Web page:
How to capture the eerie nighttime clouds of climate change

The strange clouds that shine in the night sky are becoming easier to see, and it could be due to all the methane we are pumping into the atmosphere, according to a recent study.

The bad news is that methane is a greenhouse gas that is contributing to global warming. But the good news is that more methane means that more of us will have the opportunity to see these dazzling clouds, nocturnal or nocturnal, according to the study, which was published this week in the journal Letters of Geophysical Research .

Noctilucent clouds form around the poles in the summer months, when the ice crystallizes around fragments of disintegrating meteoroids, volcanic dust and even rocket columns 50 miles above the surface, according to NASA. Here on the ground, we can see these clouds when the sun dips below the horizon and illuminates them. The first time people reported noticing noctilucent clouds was in 1880 after the massive eruption of Krakatau, a volcano in Indonesia. At that time, noctilucent clouds were discovered perhaps a handful of times a century; Now, it is possible to see one or more noctilucent clouds every season, says the study.

It's likely because they become brighter. And the new computer simulations suggest that this is due to the increase of methane levels in greenhouse gases. Over time, methane in the atmosphere is broken down into carbon dioxide and water. That water vapor is responsible for the bright noctilucent clouds, says the new study. More water vapor feeds more growth of ice crystals, which means brighter clouds.

Concerning the consolation prizes for the nightmare of climate change, these clouds are quite impressive.


Noctilucent clouds spotted just before midnight in 2011 near Edmonton, Canada.
Credit: NASA / Dave Hughes


Credit: NASA / Marek Nikodem

And, of course, NASA has taken some shots from space.


  Noctilucent clouds shine over Antarctica in these images collected by NASA Aeronomy of Ice on the Mesosphere spacecraft in 2016. "data-chorus-optimize-field =" main_image "data-cid =" site / dynamic_size_image-1530911249_2289_5766 " data-cdata = "{" asset_id ": 11653527," ratio ":" * "}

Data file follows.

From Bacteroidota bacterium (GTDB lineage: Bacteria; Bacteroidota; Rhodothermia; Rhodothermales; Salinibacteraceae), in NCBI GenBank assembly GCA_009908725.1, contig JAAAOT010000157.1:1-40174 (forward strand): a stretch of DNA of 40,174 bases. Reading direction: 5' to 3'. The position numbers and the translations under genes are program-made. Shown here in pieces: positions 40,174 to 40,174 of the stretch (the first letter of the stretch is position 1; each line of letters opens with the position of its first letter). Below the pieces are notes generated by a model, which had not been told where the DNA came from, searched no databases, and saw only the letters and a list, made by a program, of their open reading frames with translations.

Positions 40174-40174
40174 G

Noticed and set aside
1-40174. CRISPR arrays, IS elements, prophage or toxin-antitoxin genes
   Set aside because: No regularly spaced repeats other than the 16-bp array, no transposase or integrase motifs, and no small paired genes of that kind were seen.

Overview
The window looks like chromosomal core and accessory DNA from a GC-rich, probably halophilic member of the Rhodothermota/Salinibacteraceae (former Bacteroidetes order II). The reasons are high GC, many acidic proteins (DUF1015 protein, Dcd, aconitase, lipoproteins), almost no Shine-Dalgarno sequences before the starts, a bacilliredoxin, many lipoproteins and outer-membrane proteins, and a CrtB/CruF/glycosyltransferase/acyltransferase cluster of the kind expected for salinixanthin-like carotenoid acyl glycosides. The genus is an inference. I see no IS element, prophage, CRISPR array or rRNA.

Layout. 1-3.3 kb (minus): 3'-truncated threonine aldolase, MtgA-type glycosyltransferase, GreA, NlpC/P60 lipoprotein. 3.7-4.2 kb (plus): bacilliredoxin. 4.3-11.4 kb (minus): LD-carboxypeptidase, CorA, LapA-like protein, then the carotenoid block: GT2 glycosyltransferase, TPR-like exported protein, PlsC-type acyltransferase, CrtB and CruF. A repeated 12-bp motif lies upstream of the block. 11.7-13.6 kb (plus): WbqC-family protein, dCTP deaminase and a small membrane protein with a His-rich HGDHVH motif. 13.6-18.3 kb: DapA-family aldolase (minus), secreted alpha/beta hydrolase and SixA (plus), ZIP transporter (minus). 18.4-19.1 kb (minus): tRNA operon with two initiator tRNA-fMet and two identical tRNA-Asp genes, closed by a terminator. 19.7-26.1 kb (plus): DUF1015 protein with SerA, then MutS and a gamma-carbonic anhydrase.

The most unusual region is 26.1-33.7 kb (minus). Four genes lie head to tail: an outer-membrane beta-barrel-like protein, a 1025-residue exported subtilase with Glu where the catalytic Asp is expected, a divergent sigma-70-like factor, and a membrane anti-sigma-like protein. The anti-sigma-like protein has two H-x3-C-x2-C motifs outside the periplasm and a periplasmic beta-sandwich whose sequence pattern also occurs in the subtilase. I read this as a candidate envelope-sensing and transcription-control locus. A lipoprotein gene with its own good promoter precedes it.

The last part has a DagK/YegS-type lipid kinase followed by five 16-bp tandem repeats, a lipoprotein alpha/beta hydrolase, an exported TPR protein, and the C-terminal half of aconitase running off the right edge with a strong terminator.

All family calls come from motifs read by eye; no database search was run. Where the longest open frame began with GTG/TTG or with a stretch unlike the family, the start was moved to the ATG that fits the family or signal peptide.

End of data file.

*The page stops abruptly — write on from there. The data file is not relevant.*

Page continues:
Noctilucent clouds shine over Antarctica in these images collected by NASA's Aeronomy of Ice on the Mesosphere spacecraft in 2016.
Credits: NASA / HU / VT / CU-LASP / AIM / Joy Ng, producer [19659015] The view from the International Space Station. “/>

The view from the International Space Station.
Credit: NASA

The most enchanting rodeo of noctilucent clouds, however, is this 2007 NASA montage set in a song about them:

If you want to get a good picture of yourself, you apply all the resources of night photography, says Verge photographer Amelia Krales. First, you have to get to the right place: you have the best chance to observe noctilucent clouds at a glance in latitudes from 55 degrees north to 61 degrees north, the study says. That's roughly from the lower end of Alaska to Anchorage, or from Glasgow, Scotland to the Shetland Islands.

Next, set the aperture on the nice wide lens – an F-stop of about 1.4 – to let more light touch the camera's sensor. And reduce the shutter speed, which is measured in fractions of seconds. "When you want to get as much light as possible, you can have a shutter speed below 1/30, which is where the tripod comes in," says Krales. Otherwise, a shaky grip on the camera could mean a blurred exposure. You can also raise the ISO, which increases the sensitivity of the sensor to light. And it is better to shoot raw files instead of compressed formats such as JPEG, because raw files store the greatest amount of digital information and retain the nuances of tone and color.

"Technology has allowed us to take nocturnal photos in a way that we really could not do 20 years ago," says Krales. But, you are only for the accompaniment of acapella.

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